Beyond social science, it is also striking that, if you read contemporary secular journalism written by and for women — a number of telling articles and essays are cited in the book — you hear a great deal of misery booming between the lines.
The authors write about giving up on men, about giving up on ever having families with men, about striking out alone to have children, about how feminism promised them everything and it turns out they can’t have it, and related sad subjects.
This is not the sound of victory for combined forces of feminism and the sexual revolution, it seems to me. It is the sound of defeat, of desperation even, and it demands attention and explanation.
Thinking about New York Mayor Michael Bloomberg’s recent decision to ban the sale of large soda drinks, it’s worth noting that elites often want to reform behavior, but when the issue of premarital sex comes up, they throw up their hands and say it can’t be changed.
This is exactly what I mean about the unique intellectual denial that surrounds the sexual revolution. Everyone can now agree, thanks to many years of research, that smoking is bad for people; that too much food is bad for people; that alcohol in excess is bad for people; and that other behaviors need to be disciplined because science has convinced us they cause harm.
Yet the harms of the sexual revolution are also measurable — and prodigious. Fatherless homes, for example, are expensive; government often ends up picking up the pieces of the absent parent via welfare, subsidized day care, food stamps and other substitutes.
This increases the tax burden on everyone, as well as increasing the numbers of people who need charity. Broken homes are also expensive in an even more important sense. They raise the risks for kids of emotional trouble, behavioral trouble, truancy, criminality and other outcomes that are statistically better avoided by the two-parent biological home. All this is well established by many years of sociological research.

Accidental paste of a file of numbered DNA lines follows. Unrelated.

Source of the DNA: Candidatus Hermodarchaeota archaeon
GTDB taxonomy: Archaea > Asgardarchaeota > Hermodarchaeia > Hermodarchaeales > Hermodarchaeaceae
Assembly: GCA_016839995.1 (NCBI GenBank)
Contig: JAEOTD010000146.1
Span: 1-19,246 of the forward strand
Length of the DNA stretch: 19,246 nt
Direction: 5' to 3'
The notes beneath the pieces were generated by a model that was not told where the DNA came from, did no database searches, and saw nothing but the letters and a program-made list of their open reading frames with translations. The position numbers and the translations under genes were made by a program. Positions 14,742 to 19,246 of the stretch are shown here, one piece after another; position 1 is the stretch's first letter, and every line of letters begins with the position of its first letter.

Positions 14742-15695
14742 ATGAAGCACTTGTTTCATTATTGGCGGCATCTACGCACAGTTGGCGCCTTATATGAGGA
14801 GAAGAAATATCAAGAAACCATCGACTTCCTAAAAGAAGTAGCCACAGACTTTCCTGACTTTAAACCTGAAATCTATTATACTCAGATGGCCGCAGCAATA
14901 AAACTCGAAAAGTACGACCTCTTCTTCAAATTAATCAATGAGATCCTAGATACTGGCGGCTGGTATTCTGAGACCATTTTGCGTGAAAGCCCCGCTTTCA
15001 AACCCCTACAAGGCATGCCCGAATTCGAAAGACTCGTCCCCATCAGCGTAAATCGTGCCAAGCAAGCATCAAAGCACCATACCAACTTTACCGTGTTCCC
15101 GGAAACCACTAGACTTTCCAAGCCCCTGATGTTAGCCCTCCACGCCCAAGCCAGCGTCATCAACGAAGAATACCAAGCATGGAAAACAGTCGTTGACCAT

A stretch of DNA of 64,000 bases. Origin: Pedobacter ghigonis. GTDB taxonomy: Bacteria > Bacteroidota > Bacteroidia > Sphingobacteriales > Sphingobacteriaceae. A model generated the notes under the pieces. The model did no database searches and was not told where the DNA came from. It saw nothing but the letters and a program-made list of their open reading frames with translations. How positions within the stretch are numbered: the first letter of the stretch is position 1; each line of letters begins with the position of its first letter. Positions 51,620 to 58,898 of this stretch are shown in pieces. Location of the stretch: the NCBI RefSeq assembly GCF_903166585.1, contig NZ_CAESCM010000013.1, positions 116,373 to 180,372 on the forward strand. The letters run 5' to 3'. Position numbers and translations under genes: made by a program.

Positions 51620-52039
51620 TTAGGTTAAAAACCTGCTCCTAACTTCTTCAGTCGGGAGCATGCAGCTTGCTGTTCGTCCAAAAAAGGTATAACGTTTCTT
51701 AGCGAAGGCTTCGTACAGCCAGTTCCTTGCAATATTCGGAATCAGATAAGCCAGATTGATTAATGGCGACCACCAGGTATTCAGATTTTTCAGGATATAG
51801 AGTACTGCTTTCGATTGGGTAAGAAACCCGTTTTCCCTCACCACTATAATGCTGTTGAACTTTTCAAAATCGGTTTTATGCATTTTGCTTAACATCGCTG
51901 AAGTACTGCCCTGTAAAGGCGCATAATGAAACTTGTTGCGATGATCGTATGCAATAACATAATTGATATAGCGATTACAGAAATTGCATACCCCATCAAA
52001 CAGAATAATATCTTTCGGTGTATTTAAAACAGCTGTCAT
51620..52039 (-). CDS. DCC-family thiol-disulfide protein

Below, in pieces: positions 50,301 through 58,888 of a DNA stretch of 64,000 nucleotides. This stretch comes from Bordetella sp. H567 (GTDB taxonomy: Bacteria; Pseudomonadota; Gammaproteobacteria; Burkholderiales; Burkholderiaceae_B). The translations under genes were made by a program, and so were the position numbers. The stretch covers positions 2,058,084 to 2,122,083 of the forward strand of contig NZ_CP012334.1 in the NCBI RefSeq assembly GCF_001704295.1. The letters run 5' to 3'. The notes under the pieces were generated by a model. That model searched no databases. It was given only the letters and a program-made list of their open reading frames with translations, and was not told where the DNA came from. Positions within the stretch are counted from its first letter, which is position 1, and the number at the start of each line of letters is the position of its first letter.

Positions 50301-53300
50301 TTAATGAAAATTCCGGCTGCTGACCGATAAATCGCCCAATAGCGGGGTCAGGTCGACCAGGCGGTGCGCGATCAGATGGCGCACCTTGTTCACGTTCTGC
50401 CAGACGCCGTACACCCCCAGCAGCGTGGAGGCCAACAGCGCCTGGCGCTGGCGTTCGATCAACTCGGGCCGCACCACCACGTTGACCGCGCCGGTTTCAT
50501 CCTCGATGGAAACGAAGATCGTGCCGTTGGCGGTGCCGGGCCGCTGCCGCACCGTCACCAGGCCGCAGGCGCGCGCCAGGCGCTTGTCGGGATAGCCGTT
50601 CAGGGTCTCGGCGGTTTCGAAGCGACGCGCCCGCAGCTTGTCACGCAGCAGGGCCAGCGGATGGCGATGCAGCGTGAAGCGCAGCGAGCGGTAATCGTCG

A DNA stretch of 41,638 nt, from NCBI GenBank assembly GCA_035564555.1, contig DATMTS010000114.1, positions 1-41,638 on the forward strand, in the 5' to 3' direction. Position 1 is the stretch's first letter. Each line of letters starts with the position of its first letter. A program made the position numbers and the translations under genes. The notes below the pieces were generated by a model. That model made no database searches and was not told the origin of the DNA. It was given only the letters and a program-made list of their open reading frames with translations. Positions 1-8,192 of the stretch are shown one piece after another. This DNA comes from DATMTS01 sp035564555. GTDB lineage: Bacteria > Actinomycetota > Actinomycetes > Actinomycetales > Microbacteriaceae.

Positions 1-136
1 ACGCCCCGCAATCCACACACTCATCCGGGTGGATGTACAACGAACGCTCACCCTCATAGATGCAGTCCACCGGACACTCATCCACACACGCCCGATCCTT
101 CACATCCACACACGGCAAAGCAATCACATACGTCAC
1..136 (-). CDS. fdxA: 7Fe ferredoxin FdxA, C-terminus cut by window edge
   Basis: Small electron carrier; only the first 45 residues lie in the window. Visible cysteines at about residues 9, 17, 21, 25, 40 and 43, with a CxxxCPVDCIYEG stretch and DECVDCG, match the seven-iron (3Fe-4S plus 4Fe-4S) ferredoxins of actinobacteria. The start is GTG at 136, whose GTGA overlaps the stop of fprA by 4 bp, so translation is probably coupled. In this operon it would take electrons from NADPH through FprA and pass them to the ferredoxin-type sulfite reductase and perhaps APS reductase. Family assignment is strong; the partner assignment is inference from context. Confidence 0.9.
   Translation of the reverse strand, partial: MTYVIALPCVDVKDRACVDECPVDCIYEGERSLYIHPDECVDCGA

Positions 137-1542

Those are just two examples of the downside of the revolution — and everyone could agree that these and other kinds of fallout were unfortunate, if the cause were anything other than something involving sex.
But because so many people are so invested in the dominant laissez-faire view, which is that the revolution is off-limits for criticism, there is a fierce desire to avoid connecting those dots.
After the fall of the Berlin Wall, then-Cardinal Joseph Ratzinger observed that much of the ideological battle had shifted from geopolitical and military deterrence concerns to social issues dealing with the family and human sexuality. Would you agree with his assessment?
Absolutely. It isn’t foreign policy that drives the itinerant public protests against the Pope or the public animosity across the Western world now directed at the Catholic Church: rather, it is the Church’s teachings on sexuality. Those are the ones that today’s anti-Christians really love to hate.
And that raises this important question: why sex? Why are the Church’s adversaries so obsessed with that one subject? Well, at least one possibility — and, of course, this is speculative — is that, deep down, those same adversaries have an uneasy sense that they are wrong about this subject and the Church is right.
That is, they apprehend, however dimly and unwillingly, that maybe, just maybe, sex is not something casual and unimportant, such that decisions about it are inconsequential, as the current consensus of polite society has it. Instead, just maybe, it is — as the Church says — a subject of overwhelming importance to human beings and their dignity, such that decisions about it are of enormous consequence.
That, I think, is what really powers contemporary vituperation about Catholic moral teaching: the profoundly unwanted suspicion that there may be truth in it.
If women are increasingly unhappy in our “post-Christian” culture, does that sense of dissatisfaction — despite new social and professional opportunities — provide an opening for the New Evangelization?
I’m not crazy about that word “post-Christian,” because “post” implies a view of history according to which Christianity is finished in certain places. I think it makes more sense to describe the times as increasingly pagan.
And what’s interesting about that is that these teachings about abortion and infanticide and artificial contraception and the rest — i.e., the teachings to which modern pagans so object — were themselves first hammered out in a pagan time and place: ancient Rome. So we’re left with the conclusion that the logic of these unpopular teachings can indeed continue to resonate, including in a pagan age. After all, they’ve done it before.